21 December 2006

The road to success - don't be an advocate

Just had a quick christmas drink with someone in the pub, and they admitted that the reason they were being more successful in their job was because they'd finally realised that they shouldn't always try so hard to be an advocate...

Maybe everyone thinks this, but I do still believe the Wakefield is a more difficult place than many to be a proper advocate. The fact is that politics is still so important, sometimes it seems like you get better results if you play the game. So you sacrifice advocacy for results...

My friend thinks there will be a backlash against the increasing professionalisation of advocacy, and that projects like his, like IMCAs, etc, will eventually be rejected by the common people who want a 'proper' advocate who is going to try to make their voice heard rather than just try to get the result they want.

I think this is a challenge many of us are facing, in various ways...

2 comments:

Jody Gabriel said...

I agree, once you have got an advocate head its a bit like a curse (tried to think of a better way to put it). Like being the only one at daughters school who complains about the way that they charge for child care. Like being the only one at Wakefield College that complains about agency staff getting 22p a mile and permanent staff getting 40p a mile for expenses. I know advocacy isn't all about complaining, there is also the difficulty of taking on agency care work shifts when the places that you are sent usually have problems that you can't ignore. Or you encourage a student to challenge her work's practices and it back fires in her face. I try and support all the people I am challenging. It effects all my relationships, and there is no going back. Isn't that what advocacy is about though? - Working on relationships.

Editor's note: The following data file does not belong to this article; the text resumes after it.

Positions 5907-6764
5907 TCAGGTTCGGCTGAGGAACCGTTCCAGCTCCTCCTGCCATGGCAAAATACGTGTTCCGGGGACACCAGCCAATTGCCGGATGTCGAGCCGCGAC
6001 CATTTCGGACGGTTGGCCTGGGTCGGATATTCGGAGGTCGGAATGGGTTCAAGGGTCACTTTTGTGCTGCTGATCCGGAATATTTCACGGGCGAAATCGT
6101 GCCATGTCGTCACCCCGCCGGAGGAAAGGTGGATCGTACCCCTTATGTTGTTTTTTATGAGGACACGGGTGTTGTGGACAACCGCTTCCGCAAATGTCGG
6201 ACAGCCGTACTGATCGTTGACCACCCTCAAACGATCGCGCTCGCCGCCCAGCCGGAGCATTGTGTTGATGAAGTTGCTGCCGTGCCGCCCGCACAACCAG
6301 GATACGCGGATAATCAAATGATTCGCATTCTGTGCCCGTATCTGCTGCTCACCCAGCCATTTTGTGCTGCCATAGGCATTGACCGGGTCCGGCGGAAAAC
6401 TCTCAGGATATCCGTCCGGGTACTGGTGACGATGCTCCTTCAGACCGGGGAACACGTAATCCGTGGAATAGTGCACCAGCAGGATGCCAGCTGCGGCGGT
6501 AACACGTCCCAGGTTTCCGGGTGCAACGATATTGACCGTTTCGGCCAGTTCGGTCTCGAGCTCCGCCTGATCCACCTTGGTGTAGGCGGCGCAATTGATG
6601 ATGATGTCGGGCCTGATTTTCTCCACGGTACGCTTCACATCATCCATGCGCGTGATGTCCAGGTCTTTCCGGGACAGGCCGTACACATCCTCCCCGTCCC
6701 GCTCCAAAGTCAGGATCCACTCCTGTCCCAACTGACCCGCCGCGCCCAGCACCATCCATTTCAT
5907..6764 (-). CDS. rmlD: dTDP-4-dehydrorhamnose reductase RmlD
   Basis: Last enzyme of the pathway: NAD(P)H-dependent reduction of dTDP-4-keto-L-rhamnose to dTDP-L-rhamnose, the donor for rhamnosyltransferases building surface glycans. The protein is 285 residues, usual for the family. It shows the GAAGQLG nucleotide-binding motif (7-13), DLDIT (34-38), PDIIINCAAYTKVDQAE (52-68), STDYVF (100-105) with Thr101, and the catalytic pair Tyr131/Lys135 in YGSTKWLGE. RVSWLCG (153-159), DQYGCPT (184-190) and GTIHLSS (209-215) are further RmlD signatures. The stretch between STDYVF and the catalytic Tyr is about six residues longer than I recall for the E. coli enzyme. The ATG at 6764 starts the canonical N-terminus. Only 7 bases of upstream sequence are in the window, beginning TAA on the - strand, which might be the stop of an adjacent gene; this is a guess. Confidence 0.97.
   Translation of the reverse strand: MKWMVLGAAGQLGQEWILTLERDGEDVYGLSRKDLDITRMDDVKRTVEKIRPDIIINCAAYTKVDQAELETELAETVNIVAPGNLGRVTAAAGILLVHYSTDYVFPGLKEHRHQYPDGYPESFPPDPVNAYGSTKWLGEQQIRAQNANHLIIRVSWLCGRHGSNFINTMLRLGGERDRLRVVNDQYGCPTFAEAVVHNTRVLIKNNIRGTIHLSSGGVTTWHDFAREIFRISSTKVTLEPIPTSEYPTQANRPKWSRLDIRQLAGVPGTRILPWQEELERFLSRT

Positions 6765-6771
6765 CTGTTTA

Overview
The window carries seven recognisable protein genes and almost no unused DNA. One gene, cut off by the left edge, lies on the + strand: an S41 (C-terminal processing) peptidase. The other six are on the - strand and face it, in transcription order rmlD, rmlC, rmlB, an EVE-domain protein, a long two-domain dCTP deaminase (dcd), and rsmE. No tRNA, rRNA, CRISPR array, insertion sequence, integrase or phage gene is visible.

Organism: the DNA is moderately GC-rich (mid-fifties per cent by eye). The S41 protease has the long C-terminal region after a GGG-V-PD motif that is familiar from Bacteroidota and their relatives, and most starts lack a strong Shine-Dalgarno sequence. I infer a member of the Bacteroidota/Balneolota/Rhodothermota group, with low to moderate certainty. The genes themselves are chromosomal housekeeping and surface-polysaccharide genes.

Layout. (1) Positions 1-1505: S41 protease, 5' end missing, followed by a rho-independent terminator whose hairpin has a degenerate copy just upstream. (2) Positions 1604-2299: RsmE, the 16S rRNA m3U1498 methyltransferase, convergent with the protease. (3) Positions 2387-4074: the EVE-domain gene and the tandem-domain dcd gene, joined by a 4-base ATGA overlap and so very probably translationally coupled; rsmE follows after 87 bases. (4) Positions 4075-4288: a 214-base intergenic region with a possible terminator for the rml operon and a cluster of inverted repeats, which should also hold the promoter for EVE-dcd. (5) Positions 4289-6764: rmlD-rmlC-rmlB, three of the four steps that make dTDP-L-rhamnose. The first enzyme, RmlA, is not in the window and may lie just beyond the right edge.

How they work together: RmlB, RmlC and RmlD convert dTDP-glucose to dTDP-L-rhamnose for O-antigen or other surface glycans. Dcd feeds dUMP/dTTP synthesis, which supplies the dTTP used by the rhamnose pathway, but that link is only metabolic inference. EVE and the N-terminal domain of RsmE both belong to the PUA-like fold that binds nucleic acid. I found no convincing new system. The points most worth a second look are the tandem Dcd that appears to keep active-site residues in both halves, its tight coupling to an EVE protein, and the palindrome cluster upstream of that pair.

Henry said...

What I meant to add, and I did say this to my friend, was that I thought there were advocacy schemes that took quite a strong stance in this area but still managed to be successful (in the end).

That is, I think some advocates support their partners very strongly and maintain good professional standards. Sometimes they may seem to lose a lot of battles because service staff get aggrieved at the complaints and refuse to negotiate. After a couple of years of this though I think it gets easier. Various more supportive people get to hear of your work, your reputation improves, and you can continue to take the same challenging approach but find less resistance and more success...

Let's hope so anyway.